(March 14, 2018) – Residents of Oak Park who report symptoms of stroke will soon have the opportunity to receive state-of-the-art, emergency stroke care at their own homes.
At the March 5 village board meeting, trustees approved the use of the Rush Mobile Stroke Unit in Oak Park. An official launch date for the unit to begin service in Oak Park is pending.
“The Village of Oak Park is excited to partner with Rush University Medical Center's new Mobile Stroke Unit,” said Village Mayor Anan Abu-Taleb. “This is an exciting advancement in health care that provides our residents with immediate stroke care.”
The Rush Mobile Stroke Unit is a custom-built, state-of-the-art ambulance outfitted with telemedicine technology, brain imaging technology and drug therapies that are critical to accurately diagnose and immediately begin treatment for stroke. The unit dispatches directly to a potential stroke patient's location to begin treatment.
The unit is based at Rush Oak Park Hospital and has been servicing the Broadview community since November. Rush is working to arrange Mobile Stroke Unit care in more communities in the near future.
"Rush is dedicated to helping its patients achieve the best possible outcomes," said Bruce Elegant, president and CEO of Rush Oak Park Hospital. "The Rush Mobile Stroke Unit along with the state-of-the-art Telestroke technology we have available in our Emergency Department are examples of our commitment to saving lives and preventing devastating complications in people who are suffering strokes."
Mobile stroke units are a new concept in the U.S. There are only six in service nationwide.
Quick treatment can mean difference between life and death
“Receiving the correct treatment for stroke quickly can mean the difference between life and death or disability, but in most cases treatment must be provided to patients shortly after a stroke to be effective,” said James Conners, MD, medical director of the Rush Comprehensive Stroke Center and the Rush Mobile Stroke Unit. “Presently, patients cannot be treated for their stroke until they get to an emergency department. This mobile stroke treatment unit brings immediate stroke diagnosis and treatment to patients at their homes, or wherever they’re in need, which will improve their chances of a good recovery.”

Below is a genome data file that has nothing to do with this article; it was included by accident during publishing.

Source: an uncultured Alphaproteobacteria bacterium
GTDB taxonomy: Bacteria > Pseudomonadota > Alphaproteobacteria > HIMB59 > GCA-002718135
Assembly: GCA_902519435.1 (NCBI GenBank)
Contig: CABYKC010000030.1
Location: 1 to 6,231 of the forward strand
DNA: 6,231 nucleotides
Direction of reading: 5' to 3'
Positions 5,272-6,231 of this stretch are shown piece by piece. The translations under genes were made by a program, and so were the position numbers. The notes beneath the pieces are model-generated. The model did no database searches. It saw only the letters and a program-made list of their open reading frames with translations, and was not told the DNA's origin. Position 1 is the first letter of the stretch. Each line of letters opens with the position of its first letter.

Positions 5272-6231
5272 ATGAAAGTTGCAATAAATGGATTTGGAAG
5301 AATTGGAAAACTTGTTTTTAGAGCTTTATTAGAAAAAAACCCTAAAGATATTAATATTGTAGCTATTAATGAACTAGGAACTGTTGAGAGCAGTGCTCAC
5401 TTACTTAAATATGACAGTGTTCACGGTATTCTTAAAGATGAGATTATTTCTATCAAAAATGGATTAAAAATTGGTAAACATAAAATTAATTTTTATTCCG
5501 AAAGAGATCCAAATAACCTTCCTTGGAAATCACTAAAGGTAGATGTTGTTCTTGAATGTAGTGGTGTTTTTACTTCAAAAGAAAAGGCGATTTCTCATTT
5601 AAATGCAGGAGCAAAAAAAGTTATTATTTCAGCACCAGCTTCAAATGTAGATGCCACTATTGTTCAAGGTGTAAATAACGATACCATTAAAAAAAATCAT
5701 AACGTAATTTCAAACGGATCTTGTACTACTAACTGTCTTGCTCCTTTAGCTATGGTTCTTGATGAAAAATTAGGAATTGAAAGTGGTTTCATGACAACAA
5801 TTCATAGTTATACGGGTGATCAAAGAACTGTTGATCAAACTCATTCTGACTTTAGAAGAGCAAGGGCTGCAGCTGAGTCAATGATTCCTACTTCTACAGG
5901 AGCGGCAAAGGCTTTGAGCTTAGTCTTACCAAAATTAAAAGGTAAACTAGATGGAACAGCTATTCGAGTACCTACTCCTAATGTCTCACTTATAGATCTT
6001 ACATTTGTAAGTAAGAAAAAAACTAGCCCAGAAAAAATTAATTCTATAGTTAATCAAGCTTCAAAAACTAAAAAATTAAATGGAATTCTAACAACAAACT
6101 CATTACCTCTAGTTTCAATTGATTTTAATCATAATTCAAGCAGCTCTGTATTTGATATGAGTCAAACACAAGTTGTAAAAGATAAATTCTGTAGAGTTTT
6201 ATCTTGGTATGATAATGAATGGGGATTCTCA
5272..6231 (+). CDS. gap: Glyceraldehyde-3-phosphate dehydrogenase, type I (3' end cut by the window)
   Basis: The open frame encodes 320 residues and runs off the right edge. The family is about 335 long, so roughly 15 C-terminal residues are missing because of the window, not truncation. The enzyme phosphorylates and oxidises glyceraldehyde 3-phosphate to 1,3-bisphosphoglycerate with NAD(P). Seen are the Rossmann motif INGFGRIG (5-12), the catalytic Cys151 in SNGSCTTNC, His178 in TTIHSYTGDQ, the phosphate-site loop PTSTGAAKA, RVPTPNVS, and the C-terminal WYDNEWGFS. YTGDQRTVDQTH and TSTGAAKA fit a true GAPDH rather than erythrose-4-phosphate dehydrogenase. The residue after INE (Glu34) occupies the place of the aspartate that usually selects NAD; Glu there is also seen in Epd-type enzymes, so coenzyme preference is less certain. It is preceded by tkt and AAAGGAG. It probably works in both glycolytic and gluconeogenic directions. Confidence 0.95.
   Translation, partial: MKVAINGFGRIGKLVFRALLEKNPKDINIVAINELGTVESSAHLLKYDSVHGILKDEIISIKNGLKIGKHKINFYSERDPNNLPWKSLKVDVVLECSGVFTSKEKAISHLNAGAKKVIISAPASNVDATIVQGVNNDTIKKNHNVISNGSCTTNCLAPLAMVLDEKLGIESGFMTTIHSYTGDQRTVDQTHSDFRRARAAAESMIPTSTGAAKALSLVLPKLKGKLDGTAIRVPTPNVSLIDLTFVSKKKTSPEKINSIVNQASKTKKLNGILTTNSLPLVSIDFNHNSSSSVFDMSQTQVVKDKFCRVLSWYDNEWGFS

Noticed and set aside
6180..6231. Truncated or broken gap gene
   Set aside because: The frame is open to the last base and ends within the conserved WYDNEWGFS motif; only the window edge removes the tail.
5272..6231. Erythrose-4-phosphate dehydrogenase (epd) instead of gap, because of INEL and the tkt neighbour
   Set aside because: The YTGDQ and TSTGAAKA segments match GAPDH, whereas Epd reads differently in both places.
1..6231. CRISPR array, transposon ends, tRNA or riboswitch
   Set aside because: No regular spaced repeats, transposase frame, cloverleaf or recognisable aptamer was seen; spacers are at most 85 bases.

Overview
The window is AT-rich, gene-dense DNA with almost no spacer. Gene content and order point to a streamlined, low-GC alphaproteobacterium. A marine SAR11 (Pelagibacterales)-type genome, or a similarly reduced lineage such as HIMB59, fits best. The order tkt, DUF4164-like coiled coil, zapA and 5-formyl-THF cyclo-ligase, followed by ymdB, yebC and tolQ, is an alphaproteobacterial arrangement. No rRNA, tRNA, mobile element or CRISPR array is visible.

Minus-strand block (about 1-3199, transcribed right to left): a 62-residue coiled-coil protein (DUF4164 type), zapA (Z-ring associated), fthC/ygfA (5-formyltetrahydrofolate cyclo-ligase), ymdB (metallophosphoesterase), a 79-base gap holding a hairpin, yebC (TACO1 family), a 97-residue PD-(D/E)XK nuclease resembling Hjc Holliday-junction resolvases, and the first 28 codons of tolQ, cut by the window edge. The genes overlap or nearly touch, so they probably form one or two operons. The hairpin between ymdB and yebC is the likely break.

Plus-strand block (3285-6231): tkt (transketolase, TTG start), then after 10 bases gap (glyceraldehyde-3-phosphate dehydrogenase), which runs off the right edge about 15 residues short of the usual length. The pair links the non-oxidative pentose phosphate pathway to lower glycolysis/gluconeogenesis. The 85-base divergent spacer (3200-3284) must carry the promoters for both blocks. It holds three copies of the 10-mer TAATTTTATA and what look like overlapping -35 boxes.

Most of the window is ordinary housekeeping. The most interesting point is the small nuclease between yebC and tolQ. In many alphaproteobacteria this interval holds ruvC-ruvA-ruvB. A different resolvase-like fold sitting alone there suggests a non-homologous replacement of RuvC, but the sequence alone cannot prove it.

“We’re talking about having the ability to check patients in their own driveways for bleeding in the brain or blockage in their blood vessels,” says Demetrius Lopes, MD, surgical director of the Rush Comprehensive Stroke Center. “This ability is crucial, since stroke treatment decisions depend on CT scan imaging of the brain.”
Watch a video of the Rush Mobile Stroke Unit.
Goal is optimal treatment in the ‘golden hour’ after stroke symptoms begin
The mobile stroke team will respond to 911 calls reporting symptoms indicating stroke and can perform CT scans of patients promptly upon arrival. Rush radiologists will receive and analyze transmissions of these detailed brain images from the unit to determine whether a patient has experienced a stroke, and if so, which type of stroke it is. Rush stroke neurologists will evaluate the patients remotely and decide what kind of treatment is needed.
Critical care registered nurses staffing the mobile unit will administer the appropriate stroke medication after conferring with the stroke neurologist and then transport the patient to the most appropriate stroke center. The goal is to provide optimal treatment to stroke victims within the first "golden hour" after symptom onset, when it will do the most good.
"We've been trying to cut down the door-to-needle times — the time it takes a patient to be treated in the emergency room – as much as possible,” Conners said.
A stroke occurs when blood flow to the brain stops, causing brain cells to stop receiving oxygen. Stroke is the number one cause of disability and the fifth leading cause of death in the United States.
On average, someone has a stroke every 40 seconds. About 87 percent of all strokes are ischemic — that is, strokes that are caused by a clot that blocks a blood vessel carrying blood to the brain, cutting off the brain’s supply of oxygen and causing brain tissue to die.
How to identify a stroke
The American Stroke Association recommends using the acronym F.A.S.T. to spot the signs and symptoms of a stroke:
F – Facial droop
A – Arm weakness
S – Speech difficulty
T- Time to call 9-1-1!